On July 16, the Church celebrates the feast day of Mary, Mother of God under her title of Our Lady of Mt. Carmel. How did the Mother of God become known by this title, and why does it represent such a treasure to the Catholic Church?
In the Old Testament, the Prophet Elijah lived on Mt. Carmel in Palestine, the Holy Land. He prayed and fasted there, listened to the word of God, and prophesied to the Jewish people. The account of their continued struggle to be obedient to the God of their fathers, and the story of Elijah, is told in the Old Testament books of Kings.
The Prophet Elijah was a witness to the living God. He said in confidence and love, “The Lord of Hosts lives, before whose face I stand.” (3 Kings 17:1) Yet the Jews did not receive him with a spirit of love and repentance. He was disdained for relaying God’s message to His chosen people as they continued to stray from their Heavenly Father and One True God.
Elijah summoned all the Israelites to assemble on Mt. Carmel where God performed a miracle through him, and still, they did not all believe. He performed miracles, healed, and spoke to the Jews on behalf of God, yet they continued to forsake God’s covenant.
At times, Elijah agonized over the disobedience of his people, his own role, and the danger to his life because of their hatred for him. Yet he consecrated his life to the glory of God, and he continued to prophesy. He could not help but do so, recognizing clearly the divine life within him.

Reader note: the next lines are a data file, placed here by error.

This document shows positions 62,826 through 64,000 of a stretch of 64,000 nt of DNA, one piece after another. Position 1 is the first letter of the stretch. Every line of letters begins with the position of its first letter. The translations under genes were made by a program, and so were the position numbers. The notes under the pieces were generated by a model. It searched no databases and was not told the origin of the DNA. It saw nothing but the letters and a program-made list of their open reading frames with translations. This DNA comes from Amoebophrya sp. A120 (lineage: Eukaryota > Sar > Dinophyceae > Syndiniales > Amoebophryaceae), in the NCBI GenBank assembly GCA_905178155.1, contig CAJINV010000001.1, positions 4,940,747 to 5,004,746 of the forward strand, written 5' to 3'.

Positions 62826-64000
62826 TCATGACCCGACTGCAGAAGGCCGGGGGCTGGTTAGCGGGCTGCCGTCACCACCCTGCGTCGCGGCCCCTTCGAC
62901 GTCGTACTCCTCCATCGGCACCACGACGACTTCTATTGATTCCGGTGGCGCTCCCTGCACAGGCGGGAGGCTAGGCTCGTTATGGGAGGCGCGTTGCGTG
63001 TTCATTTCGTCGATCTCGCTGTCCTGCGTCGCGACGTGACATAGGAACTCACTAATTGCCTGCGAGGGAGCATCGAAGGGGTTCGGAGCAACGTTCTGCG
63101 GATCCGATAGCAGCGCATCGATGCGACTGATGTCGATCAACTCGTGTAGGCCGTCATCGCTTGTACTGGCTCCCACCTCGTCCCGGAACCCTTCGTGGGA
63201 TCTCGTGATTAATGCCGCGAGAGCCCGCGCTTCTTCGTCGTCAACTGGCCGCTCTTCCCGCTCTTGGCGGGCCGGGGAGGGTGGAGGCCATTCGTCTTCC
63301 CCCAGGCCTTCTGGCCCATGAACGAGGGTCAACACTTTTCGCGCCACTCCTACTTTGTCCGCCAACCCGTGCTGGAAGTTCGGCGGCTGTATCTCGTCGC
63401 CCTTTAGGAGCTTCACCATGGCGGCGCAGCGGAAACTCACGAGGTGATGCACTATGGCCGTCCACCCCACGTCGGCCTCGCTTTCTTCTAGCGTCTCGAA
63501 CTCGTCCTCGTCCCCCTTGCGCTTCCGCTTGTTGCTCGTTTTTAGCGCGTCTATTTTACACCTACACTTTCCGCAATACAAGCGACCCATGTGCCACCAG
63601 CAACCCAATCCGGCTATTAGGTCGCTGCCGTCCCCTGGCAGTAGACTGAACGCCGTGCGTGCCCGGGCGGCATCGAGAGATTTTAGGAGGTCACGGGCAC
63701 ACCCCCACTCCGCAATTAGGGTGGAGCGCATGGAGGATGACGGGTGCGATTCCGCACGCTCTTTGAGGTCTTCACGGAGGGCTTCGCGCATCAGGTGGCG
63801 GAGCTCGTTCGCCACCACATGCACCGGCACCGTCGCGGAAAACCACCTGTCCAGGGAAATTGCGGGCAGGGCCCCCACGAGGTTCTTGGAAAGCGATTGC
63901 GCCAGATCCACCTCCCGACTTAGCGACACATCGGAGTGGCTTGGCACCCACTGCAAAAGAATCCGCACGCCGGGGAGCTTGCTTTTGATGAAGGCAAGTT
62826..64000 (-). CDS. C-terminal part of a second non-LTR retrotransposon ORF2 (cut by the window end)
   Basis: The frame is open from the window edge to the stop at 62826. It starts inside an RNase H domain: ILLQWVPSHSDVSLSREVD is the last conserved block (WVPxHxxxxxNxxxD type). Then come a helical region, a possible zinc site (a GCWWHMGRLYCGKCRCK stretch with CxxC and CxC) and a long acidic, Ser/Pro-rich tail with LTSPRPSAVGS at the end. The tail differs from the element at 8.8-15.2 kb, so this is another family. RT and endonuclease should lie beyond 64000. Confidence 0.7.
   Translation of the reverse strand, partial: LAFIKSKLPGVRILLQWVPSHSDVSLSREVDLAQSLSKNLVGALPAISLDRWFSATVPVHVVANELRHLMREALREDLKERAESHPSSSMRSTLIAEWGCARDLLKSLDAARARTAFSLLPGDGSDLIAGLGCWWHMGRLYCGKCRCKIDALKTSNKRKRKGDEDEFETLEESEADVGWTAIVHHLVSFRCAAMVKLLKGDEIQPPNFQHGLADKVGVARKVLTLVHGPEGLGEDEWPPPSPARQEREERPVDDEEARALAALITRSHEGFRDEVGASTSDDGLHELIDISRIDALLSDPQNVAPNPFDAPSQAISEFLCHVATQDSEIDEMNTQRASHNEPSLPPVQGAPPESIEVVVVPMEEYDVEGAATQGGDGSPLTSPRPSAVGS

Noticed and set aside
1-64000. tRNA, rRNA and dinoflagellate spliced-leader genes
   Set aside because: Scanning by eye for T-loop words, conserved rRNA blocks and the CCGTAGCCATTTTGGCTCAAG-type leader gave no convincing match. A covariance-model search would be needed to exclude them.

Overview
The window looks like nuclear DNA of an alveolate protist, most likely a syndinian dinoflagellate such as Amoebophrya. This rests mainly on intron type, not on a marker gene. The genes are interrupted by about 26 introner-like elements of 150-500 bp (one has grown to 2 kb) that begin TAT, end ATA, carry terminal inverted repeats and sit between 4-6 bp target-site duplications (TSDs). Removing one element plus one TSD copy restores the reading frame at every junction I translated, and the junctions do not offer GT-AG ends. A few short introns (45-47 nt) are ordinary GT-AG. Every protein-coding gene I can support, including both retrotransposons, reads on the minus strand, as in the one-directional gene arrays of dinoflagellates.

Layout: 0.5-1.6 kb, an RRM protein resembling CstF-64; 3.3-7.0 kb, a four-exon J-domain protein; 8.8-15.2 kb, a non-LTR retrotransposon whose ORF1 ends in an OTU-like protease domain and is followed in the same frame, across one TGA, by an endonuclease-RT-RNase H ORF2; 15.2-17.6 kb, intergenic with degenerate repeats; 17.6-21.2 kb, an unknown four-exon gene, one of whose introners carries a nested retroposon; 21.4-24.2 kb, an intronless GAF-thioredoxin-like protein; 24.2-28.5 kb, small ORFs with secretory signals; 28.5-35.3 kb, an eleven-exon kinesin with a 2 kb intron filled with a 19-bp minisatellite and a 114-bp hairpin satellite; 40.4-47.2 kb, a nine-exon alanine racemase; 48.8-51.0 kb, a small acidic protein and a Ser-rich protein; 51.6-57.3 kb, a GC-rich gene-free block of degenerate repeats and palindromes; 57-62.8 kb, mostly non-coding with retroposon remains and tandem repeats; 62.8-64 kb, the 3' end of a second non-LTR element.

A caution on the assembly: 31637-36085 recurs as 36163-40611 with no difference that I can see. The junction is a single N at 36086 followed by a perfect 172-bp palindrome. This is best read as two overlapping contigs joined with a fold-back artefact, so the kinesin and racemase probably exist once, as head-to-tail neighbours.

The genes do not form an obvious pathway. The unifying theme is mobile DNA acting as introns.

Before he could fully encounter God, Elijah had to be purified. He was human, weak and imperfect as we all are. During this purification, even St. Elijah was ready to give up. He was afraid, and in fear and agony cried out to God, “Yahweh, I have had enough. Take my life; I am no better than my ancestors." (1 Kings 19:4)
When Elijah was emptied, made aware of his own nothingness, and purified through his sufferings, God could fill him. And so He did! Only then, after this purification, was Elijah able to encounter the Living God. This purification, this emptying of self, is an eternal mystery of our Catholic Faith and the Christian life. It is our timeless inheritance, isn’t it?
After his sufferings and purification, which culminated in the 40 days he traveled to Mt. Horeb, the Lord told Elijah, “Go out and stand on the mountain before the Lord, for the Lord is about to pass by.”
Wind, earthquake and fire raged in those moments as Elijah waited. He hid his face and went back toward the entrance of his cave. But God was not in the devastation, fear and chaos.
Elijah then heard a “tiny, whispering sound.” The awesome and infinite power of our God was contained in a mere whisper! God was ready then, to work in Elijah to begin leading the Jews back to fidelity. And Elijah had been emptied. He was ready to receive what God poured into him.
Elijah lived his time at Mt. Carmel in prayer and fasting, giving himself over entirely to the Lord. He told the Lord in 1 Kings 19:10, “With zeal I have been zealous for the Lord God of Hosts.”
The spirit of Mt. Carmel and the legacy of St. Elijah is intended for us all.
As sufferings come to each of us in this world, may we allow them to purify us, see them as stepping stones to God, and turn to Him to redeem them. May the zeal of the Prophet Elijah be our inheritance as Catholic Christians in the world!
This article continues here: Our Lady of Mount Carmel: 6 Famous Carmelite Saints